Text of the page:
CLEVELAND, OHIO — Most people who get COVID-19 recover in about four weeks, but for some, symptoms can linger for months.
Kristin Englund, MD, an infectious disease specialist with Cleveland Clinic said early studies suggest anyone who contracts the virus is at risk for long-term symptoms.
“One recent publication described that patients that have long-COVID symptoms aren’t necessarily those that were hospitalized. So, even if you have what’s considered fairly mild infection and you didn’t need to be in the hospital but were still symptomatic from it, you are going to run the risk that you may persist in having some of these symptoms,” she said.
Dr. Englund said there’s a wide variety of long-term health issues that may linger after a COVID-19 infection.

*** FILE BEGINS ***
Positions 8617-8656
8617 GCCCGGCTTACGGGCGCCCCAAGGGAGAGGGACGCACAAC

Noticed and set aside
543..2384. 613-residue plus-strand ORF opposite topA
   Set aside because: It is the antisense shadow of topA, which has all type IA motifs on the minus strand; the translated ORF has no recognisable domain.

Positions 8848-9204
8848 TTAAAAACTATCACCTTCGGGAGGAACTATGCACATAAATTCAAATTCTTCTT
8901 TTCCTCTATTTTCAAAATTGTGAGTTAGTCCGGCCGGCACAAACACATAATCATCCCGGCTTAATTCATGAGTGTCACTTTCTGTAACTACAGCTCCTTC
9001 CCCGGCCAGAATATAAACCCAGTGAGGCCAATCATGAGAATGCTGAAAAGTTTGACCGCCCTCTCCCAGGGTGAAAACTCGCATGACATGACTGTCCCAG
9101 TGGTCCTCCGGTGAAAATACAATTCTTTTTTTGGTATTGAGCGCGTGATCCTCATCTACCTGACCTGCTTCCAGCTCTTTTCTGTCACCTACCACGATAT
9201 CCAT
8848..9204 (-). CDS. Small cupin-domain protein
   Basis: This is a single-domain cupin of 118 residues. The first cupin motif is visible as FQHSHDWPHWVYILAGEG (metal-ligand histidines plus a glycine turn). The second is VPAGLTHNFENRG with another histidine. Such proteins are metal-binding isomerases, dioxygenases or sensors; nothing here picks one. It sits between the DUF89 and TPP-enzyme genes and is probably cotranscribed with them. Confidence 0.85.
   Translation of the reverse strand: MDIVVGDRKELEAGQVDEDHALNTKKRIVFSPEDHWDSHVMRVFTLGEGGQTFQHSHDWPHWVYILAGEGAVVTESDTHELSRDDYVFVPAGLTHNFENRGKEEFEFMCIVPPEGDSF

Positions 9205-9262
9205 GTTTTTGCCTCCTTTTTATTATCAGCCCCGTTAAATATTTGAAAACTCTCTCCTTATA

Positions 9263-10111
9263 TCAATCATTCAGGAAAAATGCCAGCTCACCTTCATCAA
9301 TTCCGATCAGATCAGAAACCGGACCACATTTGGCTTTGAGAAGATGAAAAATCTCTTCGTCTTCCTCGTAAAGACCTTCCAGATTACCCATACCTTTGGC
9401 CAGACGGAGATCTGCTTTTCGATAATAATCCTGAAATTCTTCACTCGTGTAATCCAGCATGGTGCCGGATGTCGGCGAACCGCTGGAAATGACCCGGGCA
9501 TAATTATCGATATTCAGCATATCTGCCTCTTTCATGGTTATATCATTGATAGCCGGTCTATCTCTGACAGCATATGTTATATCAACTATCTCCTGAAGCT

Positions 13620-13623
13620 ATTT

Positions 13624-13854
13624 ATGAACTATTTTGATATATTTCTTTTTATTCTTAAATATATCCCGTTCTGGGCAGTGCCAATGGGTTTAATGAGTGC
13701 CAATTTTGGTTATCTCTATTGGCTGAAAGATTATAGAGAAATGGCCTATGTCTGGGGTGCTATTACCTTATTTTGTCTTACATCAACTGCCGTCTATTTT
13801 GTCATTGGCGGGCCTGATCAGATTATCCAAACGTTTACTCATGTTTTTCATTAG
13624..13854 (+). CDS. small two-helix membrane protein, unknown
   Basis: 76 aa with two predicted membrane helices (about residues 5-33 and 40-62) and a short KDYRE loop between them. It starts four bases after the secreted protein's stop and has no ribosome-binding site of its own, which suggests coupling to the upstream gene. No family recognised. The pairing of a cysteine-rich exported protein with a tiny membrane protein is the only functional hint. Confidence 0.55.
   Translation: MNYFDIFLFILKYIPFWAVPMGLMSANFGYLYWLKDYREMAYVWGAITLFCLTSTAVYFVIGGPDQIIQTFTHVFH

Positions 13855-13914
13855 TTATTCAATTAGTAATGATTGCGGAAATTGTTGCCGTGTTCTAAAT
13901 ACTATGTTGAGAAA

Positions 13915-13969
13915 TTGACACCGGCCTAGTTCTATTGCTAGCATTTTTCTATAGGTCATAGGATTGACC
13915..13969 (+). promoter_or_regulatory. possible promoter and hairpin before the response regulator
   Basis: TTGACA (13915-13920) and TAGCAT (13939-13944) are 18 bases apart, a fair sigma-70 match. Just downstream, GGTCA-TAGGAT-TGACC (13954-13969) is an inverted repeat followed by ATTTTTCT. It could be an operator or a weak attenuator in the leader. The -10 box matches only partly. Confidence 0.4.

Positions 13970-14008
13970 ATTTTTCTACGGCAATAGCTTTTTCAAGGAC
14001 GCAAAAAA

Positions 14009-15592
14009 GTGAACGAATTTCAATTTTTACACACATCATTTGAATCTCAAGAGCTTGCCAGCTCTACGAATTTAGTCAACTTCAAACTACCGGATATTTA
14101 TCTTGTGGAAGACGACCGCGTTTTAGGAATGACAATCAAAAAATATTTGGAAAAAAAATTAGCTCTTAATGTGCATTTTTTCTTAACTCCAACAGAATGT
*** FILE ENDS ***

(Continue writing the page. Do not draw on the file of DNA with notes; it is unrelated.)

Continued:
Some people suffer from persistent fatigue, headache, shortness of breath or chest pain. While others may experience brain fog or memory issues. Anxiety and depression can also linger.
According to Dr. Englund, there’s currently no way to tell who’s going to experience ongoing symptoms after fighting coronavirus.
“We don’t really know right now how many patients will develop these long-COVID symptoms after they have had this infection,” she said. “Studies look at anywhere between 10% and 80%, so there could be a large number of people who are experiencing symptoms well after that four week time period when we expect people to normally recover.”
Some medical centers have started special clinics to treat COVID-19 long-haulers.
If you’ve had a confirmed case of coronavirus and still aren’t feeling well after four weeks, Dr. Englund recommends talking to your primary care physician about further evaluation.